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Selvaraj S, Prasad V. Characteristics of Cluster Randomized Trials: Are They Living Up to the Randomized Trial? JAMA Intern Med. 2013;173(4):313–315. doi:10.1001/jamainternmed.2013.1638
Author Affiliations: Feinberg School of Medicine, Northwestern University, Chicago, Illinois (Mr Selvaraj); and Medical Oncology Branch, National Cancer Institute, National Institutes of Health, Bethesda, Maryland (Dr Prasad).
Cluster randomized control trials (RCTs) are a form of prospective study where groups of individuals are allocated to an intervention. They offer the unique advantage of rigorously evaluating practices that cannot feasibly be randomized to the individual—such as public health or quality programs.1 While cluster RCTs can test questions traditional RCTs cannot, the design requires more participants to achieve equivalent statistical power.1 Over the last decade, the number of cluster RCTs have grown dramatically,2 but some researchers remain uncertain of how to interpret this study design.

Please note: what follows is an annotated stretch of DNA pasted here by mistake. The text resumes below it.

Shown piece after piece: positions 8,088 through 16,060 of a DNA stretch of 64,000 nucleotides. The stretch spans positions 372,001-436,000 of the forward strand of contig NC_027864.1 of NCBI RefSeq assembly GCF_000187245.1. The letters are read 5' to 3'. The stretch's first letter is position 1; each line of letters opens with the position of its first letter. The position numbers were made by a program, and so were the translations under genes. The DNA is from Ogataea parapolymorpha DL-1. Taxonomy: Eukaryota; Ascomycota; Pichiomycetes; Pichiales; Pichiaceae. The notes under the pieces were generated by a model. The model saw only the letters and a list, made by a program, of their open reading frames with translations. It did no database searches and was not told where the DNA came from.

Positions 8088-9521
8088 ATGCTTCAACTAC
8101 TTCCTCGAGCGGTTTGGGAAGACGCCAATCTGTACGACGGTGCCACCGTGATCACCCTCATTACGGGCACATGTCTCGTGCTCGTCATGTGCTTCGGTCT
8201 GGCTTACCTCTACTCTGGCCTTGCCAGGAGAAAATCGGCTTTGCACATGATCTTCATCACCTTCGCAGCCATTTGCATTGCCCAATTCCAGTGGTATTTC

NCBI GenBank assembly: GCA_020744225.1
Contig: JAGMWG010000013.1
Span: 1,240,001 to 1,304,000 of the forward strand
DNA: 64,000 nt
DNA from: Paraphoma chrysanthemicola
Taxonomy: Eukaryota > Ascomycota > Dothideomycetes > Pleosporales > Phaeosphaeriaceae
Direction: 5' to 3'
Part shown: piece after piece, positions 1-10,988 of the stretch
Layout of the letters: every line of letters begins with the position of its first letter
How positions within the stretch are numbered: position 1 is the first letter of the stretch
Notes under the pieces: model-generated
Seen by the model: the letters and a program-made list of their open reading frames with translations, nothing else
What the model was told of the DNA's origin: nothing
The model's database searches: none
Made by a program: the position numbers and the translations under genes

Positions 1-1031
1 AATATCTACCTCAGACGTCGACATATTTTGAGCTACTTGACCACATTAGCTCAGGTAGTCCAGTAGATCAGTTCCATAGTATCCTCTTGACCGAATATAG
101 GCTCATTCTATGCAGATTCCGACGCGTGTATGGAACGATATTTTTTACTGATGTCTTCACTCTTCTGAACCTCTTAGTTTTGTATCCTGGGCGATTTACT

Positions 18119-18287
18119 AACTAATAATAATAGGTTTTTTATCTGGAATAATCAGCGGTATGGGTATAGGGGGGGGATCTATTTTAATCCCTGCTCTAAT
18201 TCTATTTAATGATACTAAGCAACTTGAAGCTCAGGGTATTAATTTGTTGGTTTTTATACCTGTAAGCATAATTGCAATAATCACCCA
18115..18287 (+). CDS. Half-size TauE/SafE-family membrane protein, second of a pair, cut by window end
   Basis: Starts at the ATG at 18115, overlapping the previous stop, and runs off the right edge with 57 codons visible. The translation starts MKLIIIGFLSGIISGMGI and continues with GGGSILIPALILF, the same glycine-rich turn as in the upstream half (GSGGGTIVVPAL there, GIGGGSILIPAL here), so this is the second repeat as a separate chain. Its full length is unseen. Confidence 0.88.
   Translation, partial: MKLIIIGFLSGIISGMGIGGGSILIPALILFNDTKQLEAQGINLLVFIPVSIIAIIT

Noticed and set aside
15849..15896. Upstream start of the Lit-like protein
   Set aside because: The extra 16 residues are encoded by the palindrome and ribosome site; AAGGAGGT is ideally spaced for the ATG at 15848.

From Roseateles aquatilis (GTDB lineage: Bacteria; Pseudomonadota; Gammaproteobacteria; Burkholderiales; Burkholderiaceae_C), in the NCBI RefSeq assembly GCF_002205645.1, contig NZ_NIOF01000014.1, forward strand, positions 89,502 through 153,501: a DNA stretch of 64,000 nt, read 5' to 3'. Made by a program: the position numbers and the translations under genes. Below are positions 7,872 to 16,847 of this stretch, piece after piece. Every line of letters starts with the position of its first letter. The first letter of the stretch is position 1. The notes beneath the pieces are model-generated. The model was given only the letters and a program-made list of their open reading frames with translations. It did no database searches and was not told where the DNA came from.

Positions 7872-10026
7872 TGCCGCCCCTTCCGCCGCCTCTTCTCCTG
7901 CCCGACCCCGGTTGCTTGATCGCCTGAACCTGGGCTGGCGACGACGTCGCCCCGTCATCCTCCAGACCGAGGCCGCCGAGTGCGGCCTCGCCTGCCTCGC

A recent editorial highlights the debate regarding where to place cluster RCTs in the research hierarchy.3 Two paired articles in a high-impact journal reached different conclusions regarding routine screening and gown and glove precautions for patients with multidrug-resistant bacterial colonization. One article,4 a quasiexperimental before-and-after study, found that the practice worked, while another,5 a multicenter cluster RCT, found no benefit. If an observational study reaches a different result than an RCT, most would conclude the RCT got it right (ie, hormone therapy and cardiovascular risk, beta carotene therapy and cancer prevention). Yet, in the case of contact precautions, the editorial was ambivalent.3 Ambivalence would be reasonable if cluster RCTs are more likely to reach negative conclusions than RCTs. We sought to examine this hypothesis. Herein, we provide a comparison of cluster RCTs and traditional RCTs for the 50 highest-cited articles (to compare high-impact work) and the most recent 50 articles (to compare a random sampling).